After two consecutive reaches in the first round, the Mets went bold with this year’s first-round pick Dominic Smith from Serra High School in California. Smith, 18, has a very high upside, and is regarded by many experts as the top hitter in the draft. With a solid glove, a great hit tool, and the possibility of
Thanks to the new slotting system, Smith signed early, much like Gavin Cecchini did last year, allowing him to get some significant experience in his first year in the organization. And unlike the current regime’s two previous first-round picks, Smith is thriving in his first taste of professional baseball.
This year, Smith is hitting .280/.380/.400 in 44 games with the GCL team. Along with the impressive slash line, Smith has three home runs and nine doubles. After a tough adjustment period over the first few weeks of the season, Smith has caught fire, posting a .337/.440/.463 slash line with two of his home runs and six doubles in 28 games. For someone who is projected to be a future slugger, three home runs and a .400 slugging percentage don’t seem great, but power is often the last trait to develop. The GCL leader in home runs has only six and only six players are slugging over .470 (with half of them being too old for the league), so expecting power at this stage is asking for quite a lot, especially when you’re expecting it from an 18 year-old in his first year of professional ball. Here’s a look at some other notable first basemen performed were in Smith’s situation.
A very promising sign, which was also present with Encarnacion and Gonzalez, has been Smith’s ability to draw walks. He currently has a walk rate just over 13%, which is quite impressive for such a young hitter. He’s got a knack getting on base, which is always a good sign for the type of player Smith is projected to be. This may be a sign of improvement for Smith (although it is a small sample size), who was overeager at times. Alex Nelson of Amazin’ Avenue touched on this immediately after Smith was drafted:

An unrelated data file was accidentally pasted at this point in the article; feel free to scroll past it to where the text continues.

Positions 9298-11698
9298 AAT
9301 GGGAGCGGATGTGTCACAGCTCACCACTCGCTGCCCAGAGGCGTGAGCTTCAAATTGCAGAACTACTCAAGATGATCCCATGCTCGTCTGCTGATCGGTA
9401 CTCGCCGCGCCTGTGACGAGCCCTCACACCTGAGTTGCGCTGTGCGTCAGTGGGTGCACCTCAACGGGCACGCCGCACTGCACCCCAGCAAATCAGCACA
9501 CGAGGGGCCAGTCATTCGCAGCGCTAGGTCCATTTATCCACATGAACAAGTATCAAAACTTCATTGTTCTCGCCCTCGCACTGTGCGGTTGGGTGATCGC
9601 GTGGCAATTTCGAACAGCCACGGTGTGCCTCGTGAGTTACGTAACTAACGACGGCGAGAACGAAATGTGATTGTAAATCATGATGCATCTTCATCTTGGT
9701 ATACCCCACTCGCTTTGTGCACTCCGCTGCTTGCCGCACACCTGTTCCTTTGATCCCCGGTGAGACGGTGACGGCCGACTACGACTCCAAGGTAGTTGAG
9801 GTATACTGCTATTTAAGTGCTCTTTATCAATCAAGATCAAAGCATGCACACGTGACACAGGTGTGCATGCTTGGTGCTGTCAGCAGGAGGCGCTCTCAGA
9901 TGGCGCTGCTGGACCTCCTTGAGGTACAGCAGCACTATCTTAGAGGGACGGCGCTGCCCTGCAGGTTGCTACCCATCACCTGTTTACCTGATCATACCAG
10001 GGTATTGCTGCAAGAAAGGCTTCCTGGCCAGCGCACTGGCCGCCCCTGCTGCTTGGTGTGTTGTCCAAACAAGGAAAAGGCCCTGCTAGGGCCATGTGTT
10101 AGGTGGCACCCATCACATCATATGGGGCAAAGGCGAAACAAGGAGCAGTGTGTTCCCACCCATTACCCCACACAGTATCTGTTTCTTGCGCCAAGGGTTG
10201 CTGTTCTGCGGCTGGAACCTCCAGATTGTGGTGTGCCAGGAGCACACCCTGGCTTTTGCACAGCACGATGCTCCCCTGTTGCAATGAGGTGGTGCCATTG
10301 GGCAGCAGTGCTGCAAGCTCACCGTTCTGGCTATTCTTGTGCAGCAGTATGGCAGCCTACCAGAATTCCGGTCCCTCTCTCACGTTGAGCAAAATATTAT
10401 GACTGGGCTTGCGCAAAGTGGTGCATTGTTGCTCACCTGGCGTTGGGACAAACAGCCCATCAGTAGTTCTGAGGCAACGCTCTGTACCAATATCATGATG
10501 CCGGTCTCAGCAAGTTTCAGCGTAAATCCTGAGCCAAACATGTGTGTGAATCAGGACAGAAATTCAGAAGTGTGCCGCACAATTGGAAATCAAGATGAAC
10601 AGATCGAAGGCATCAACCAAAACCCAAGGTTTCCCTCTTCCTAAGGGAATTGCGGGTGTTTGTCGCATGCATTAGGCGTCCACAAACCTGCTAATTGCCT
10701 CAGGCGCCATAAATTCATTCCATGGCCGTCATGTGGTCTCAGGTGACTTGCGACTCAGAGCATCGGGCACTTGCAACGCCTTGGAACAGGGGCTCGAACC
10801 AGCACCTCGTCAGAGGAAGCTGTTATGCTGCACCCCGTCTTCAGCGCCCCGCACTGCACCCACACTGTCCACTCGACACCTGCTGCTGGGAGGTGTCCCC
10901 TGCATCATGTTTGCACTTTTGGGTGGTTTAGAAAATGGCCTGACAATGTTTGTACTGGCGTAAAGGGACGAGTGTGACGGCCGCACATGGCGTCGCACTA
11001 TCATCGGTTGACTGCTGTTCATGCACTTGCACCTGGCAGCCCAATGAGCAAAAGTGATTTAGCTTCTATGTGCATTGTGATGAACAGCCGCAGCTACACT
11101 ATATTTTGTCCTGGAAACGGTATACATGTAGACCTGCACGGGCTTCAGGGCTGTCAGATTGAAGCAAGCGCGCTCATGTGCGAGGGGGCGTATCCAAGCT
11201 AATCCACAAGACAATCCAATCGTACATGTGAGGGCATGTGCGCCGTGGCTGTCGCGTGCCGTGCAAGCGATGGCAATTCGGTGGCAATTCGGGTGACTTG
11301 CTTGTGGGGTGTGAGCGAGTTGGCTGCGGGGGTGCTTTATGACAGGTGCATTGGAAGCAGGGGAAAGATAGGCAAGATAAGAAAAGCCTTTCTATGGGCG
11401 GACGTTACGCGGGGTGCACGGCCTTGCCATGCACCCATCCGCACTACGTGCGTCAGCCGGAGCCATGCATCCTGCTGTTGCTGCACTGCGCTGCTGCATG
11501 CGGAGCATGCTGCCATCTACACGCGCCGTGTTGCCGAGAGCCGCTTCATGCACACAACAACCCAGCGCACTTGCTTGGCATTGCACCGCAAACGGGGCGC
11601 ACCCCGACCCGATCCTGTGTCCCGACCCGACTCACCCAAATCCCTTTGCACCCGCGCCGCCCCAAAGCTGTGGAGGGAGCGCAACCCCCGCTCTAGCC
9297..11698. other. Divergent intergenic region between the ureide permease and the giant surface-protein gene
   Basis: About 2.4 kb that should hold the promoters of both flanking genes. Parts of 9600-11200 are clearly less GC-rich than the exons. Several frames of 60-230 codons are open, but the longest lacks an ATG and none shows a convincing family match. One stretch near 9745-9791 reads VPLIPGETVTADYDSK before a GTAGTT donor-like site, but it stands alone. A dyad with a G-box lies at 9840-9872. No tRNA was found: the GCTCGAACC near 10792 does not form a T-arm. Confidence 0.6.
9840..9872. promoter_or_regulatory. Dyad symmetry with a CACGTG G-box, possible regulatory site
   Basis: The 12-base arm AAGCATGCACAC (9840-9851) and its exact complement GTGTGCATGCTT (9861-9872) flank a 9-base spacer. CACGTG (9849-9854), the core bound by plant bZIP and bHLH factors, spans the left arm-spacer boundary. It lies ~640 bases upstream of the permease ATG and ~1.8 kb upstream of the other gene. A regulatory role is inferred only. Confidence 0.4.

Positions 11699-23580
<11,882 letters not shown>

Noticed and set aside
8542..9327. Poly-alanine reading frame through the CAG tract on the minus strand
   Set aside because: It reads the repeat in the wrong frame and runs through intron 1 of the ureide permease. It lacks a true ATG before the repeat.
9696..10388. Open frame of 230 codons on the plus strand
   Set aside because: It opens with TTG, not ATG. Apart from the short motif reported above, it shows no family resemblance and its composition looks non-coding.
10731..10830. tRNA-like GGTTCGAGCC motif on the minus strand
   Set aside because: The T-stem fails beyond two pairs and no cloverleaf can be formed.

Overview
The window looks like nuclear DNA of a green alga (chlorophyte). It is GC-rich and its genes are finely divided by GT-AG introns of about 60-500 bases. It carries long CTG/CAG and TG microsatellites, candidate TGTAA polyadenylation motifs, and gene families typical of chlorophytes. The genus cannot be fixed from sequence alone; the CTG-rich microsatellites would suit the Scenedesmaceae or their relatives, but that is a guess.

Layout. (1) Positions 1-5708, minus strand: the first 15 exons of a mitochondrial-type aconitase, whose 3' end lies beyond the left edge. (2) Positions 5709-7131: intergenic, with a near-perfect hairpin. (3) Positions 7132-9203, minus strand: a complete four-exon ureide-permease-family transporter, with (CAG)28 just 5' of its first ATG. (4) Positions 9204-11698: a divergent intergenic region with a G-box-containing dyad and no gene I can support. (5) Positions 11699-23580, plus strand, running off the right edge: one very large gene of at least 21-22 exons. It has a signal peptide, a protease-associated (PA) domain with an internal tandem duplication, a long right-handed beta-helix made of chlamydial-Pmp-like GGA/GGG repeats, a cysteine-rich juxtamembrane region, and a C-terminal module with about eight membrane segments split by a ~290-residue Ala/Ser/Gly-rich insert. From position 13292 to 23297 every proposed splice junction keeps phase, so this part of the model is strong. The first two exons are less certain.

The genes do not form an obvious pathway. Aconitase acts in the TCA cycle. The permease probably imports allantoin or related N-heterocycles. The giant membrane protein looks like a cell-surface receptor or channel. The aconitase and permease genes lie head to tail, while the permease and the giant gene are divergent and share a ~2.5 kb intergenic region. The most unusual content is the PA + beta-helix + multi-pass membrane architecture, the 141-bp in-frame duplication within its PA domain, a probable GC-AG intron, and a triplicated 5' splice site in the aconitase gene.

Another issue is he just needs a little more refinement in his approach. Some scouts complain that Smith can get overeager, swinging at breaking balls out of the zone that smart hitters learn to ignore. Like I said, he’s young and shows a mental aptitude for hitting, so I’d wager that he eventually refines the approach, which already exceeds most kids’ at the same age. Pitch recognition takes time for all hitters, and Smith is young.
Pitch recognition is certainly one of the core skills you work on, especially at the lower level, and it’s likely the Mets have been working heavily on this with Smith. Whether this is just a result of a small sample size and some sub-par pitching or real improvement remains to be seen. However, the walks are a good sign that Smith is seeing and recognizing pitches out of the zone.
The GCL Mets have six games remaining on their schedule. After those are completed, look for Smith to jump to either Kingsport or Brooklyn to get some postseason experience.